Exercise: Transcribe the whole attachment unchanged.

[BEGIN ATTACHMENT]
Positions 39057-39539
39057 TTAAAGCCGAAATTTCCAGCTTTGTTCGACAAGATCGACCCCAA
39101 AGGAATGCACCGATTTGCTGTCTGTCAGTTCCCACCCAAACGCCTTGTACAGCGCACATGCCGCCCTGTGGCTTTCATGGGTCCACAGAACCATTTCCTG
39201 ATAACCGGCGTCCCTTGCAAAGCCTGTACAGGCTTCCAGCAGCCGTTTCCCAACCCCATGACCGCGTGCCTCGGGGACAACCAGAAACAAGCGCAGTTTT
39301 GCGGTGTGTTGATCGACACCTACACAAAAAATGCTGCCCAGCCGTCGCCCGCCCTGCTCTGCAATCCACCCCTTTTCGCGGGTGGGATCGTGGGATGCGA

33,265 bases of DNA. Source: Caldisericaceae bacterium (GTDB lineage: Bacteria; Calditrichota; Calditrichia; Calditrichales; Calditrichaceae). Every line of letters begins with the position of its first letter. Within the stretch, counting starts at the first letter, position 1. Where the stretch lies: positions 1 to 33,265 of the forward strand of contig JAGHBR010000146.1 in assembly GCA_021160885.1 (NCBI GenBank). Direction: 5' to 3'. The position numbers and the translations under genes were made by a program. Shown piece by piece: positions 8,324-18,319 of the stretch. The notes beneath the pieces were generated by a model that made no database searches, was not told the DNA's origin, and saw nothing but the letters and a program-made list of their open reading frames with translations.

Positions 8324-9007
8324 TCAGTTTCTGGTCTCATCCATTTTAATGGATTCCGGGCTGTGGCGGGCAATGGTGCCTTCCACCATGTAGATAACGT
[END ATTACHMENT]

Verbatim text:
Positions 39057-39539
39057 TTAAAGCCGAAATTTCCAGCTTTGTTCGACAAGATCGACCCCAA
39101 AGGAATGCACCGATTTGCTGTCTGTCAGTTCCCACCCAAACGCCTTGTACAGCGCACATGCCGCCCTGTGGCTTTCATGGGTCCACAGAACCATTTCCTG
39201 ATAACCGGCGTCCCTTGCAAAGCCTGTACAGGCTTCCAGCAGCCGTTTCCCAACCCCATGACCGCGTGCCTCGGGGACAACCAGAAACAAGCGCAGTTTT
39301 GCGGTGTGTTGATCGACACCTACACAAAAAATGCTGCCCAGCCGTCGCCCGCCCTGCTCTGCAATCCACCCCTTTTCGCGGGTGGGATCGTGGGATGCGA

33,265 bases of DNA. Source: Caldisericaceae bacterium (GTDB lineage: Bacteria; Calditrichota; Calditrichia; Calditrichales; Calditrichaceae). Every line of letters begins with the position of its first letter. Within the stretch, counting starts at the first letter, position 1. Where the stretch lies: positions 1 to 33,265 of the forward strand of contig JAGHBR010000146.1 in assembly GCA_021160885.1 (NCBI GenBank). Direction: 5' to 3'. The position numbers and the translations under genes were made by a program. Shown piece by piece: positions 8,324-18,319 of the stretch. The notes beneath the pieces were generated by a model that made no database searches, was not told the DNA's origin, and saw nothing but the letters and a program-made list of their open reading frames with translations.

Positions 8324-9007
8324 TCAGTTTCTGGTCTCATCCATTTTAATGGATTCCGGGCTGTGGCGGGCAATGGTGCCTTCCACCATGTAGATAACGT